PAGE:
Chapter 3: Ius and the Oath in Rome


Parallel with díkē, the Latin ius, which is translated as “law,” has a derived verb iurare which means “to swear.” Strange though this seems from a semantic point of view, this derivation is illuminated by two complementary pieces of research:
(1) When brought into connection with Avestan yaoš- and considered in the light of its particular affinity with the verb dico (ius dicere, iudex), ius may be defined as “the formula of conformity.”
(2) A number of texts show that in Rome “to swear” (iurare) is to pronounce a formula, the ius iurandum ‘oath’, literally “a formula to be formulated,” an expression in which the very repetition brings out what is essential in the act of swearing. In fact the person swearing must repeat word by word the formula imposed on him: adiurat in quae adactus est verba.
Another Latin term connected with jurisdictional practice, arbiter, denotes, curiously enough, both the “witness” and the “arbiter.” In fact the texts show that the arbiter is always the invisible witness, who has the capacity to become, in certain determined judicial actions, impartial and sovereign iudex.


The analysis of the uses of díkē has brought out the frequency of the correlations between the Greek díkē and the Latin ius. These two terms, although different in origin, enter into parallel series: díkēn eipeîn corresponds to ius dicere; díkaios to iustus, and finally, dikaspólos corresponds more or less to iudex. A further point which may be noted is that just as díkē contrasts with thémis in referring to human as opposed to divine law, so ius is opposed to that which the Romans called fas.
What is then the real significance of this word ius? On this point we are still in the dark. We know that ius denotes “law,” but this lexical meaning does not give us the true significance of the word. And if we search for it in the relation between ius and its derivatives, we encounter a fresh problem: the verb derived from ius is iuro, but this means “to swear.” How did this verb come to diverge semantically from the basic noun in this strange way? At first sight there is an inexplicable gap between the notions of “law” and “swearing.” And yet the formal relation between ius and iurare is certain since the “oath” is called ius iurandum. What is the meaning of this expression and why do we have a future passive participle iurandum? Finally, what is the relation of ius to iuro?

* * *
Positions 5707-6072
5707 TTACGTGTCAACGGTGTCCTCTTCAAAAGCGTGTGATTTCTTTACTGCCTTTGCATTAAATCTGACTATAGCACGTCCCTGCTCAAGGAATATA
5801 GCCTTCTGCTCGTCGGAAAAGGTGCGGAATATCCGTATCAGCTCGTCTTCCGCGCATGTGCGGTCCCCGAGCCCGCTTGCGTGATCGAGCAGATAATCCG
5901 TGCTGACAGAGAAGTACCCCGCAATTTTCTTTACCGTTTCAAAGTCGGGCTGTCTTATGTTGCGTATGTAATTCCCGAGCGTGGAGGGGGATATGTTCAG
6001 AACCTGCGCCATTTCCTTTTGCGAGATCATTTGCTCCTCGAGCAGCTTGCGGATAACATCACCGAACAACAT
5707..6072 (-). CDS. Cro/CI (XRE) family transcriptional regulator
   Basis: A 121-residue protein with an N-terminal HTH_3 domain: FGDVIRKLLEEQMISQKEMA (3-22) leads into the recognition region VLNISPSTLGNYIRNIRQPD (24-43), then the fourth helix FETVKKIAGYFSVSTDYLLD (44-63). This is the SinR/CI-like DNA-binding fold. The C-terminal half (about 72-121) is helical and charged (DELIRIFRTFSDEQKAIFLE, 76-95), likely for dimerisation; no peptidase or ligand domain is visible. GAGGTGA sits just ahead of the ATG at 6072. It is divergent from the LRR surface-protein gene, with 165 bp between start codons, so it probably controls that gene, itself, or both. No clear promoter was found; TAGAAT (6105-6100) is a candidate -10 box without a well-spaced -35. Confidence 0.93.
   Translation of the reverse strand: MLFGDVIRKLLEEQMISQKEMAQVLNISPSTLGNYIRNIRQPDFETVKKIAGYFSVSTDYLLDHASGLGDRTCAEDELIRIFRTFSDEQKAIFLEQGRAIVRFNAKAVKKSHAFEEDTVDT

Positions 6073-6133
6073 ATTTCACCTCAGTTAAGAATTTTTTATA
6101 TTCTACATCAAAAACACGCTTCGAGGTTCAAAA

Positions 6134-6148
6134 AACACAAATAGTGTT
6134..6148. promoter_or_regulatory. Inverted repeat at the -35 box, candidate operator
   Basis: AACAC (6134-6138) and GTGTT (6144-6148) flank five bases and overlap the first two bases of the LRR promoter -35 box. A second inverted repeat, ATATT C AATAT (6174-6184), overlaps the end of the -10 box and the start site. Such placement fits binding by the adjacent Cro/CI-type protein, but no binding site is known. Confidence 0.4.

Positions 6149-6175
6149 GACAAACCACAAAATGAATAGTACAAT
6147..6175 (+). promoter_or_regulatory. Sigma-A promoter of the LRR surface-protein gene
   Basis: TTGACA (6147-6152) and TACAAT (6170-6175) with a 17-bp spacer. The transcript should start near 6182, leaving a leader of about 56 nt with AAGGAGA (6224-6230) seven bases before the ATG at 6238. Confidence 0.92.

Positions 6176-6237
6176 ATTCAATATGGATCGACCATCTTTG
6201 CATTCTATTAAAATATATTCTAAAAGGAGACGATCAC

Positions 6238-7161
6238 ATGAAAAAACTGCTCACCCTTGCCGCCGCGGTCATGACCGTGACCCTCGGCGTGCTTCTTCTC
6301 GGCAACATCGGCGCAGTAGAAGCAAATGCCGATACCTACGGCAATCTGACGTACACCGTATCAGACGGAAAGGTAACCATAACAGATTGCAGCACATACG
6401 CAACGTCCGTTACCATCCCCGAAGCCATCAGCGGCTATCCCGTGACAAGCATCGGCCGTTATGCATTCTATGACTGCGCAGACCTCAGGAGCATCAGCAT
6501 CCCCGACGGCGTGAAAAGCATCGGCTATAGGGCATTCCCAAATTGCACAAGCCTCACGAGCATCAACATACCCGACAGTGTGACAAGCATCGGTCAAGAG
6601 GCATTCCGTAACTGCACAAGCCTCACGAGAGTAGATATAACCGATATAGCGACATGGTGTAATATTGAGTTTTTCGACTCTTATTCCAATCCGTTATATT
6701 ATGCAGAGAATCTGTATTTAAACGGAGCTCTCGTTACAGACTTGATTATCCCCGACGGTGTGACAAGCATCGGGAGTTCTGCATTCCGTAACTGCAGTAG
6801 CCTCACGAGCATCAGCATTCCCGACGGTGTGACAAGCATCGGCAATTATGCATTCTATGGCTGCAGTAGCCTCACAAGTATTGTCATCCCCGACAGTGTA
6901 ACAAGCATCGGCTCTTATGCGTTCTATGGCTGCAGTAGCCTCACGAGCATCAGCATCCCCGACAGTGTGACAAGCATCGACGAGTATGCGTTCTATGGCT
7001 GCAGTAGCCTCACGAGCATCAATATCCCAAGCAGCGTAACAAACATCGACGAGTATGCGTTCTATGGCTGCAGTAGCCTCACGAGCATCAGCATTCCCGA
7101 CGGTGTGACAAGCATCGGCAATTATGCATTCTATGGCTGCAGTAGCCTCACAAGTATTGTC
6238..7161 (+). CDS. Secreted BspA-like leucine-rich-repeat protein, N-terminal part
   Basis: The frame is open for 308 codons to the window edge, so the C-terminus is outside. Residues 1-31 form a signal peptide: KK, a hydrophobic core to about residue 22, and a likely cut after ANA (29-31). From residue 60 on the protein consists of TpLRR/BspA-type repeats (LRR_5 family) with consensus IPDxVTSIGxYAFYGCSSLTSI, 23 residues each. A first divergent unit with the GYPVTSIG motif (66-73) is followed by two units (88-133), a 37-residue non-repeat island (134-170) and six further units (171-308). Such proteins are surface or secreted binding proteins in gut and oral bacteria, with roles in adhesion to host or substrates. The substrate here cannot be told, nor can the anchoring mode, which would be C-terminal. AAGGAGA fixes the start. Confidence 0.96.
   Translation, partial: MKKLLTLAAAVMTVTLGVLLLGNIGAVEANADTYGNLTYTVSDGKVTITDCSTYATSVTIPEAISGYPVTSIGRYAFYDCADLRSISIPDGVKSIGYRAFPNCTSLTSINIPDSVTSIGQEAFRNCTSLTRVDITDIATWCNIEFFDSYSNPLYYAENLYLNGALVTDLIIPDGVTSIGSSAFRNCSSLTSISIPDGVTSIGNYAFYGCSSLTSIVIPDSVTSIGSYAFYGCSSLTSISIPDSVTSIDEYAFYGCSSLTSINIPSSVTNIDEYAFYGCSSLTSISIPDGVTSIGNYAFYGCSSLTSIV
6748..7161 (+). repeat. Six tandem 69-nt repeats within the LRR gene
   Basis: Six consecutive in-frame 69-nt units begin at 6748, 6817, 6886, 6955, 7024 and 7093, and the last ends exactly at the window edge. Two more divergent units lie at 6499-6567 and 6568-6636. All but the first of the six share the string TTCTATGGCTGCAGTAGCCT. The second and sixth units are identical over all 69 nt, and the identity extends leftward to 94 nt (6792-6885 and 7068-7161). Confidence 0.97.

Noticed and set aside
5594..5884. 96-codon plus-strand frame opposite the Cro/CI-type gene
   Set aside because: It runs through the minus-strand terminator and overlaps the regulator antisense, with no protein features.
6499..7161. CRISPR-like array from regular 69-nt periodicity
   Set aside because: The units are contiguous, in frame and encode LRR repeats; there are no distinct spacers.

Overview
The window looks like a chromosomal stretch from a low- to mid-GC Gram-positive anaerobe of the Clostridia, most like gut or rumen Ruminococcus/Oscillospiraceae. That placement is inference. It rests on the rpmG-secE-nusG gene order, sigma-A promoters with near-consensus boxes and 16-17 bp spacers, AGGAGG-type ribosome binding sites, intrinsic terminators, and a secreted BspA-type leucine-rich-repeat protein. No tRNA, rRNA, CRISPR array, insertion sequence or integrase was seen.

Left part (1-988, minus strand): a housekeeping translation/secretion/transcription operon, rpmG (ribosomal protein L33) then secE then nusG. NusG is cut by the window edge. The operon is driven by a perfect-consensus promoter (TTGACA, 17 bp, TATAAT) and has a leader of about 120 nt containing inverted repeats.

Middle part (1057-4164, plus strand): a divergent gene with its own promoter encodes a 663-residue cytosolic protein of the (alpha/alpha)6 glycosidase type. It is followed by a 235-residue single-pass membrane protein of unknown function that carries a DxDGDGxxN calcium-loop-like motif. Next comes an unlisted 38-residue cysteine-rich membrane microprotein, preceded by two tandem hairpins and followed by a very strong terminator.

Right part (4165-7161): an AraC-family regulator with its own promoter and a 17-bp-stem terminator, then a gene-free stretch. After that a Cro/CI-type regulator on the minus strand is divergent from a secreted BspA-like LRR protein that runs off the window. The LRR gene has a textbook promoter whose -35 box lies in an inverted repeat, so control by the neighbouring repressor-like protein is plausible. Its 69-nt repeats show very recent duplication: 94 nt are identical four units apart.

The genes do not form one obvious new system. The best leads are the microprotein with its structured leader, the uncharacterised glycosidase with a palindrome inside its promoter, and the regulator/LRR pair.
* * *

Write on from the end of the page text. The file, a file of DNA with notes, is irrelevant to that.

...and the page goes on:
The dictionary of Ernout-Meillet cites an expression ius iurare in the sense “pronounce the sacred formula which binds,” but unfortunately without giving the reference. To our knowledge such a phrase is not found. We only have the residual form ius iurandum, which leaves the gap between ius and iuro. The relation of the substantive to the verb can thus be elucidated only by appeal to a prehistoric phase, and this requires the aid of etymology. It is true that correspondents of ius have been identified, but they present a different sense. Certainly in Celtic the Irish adjective huisse < *yustiyos means “just”; apart from the final suffix this form is identical with Latin iustus. But because this gives us only a derivative and we do not know the basic noun in Celtic, this comparison tells us nothing. It is in Indo-Iranian that we find the correspondents of Lat. ius: Ved. yoḥ, Av. yaoš, which have exactly the same form.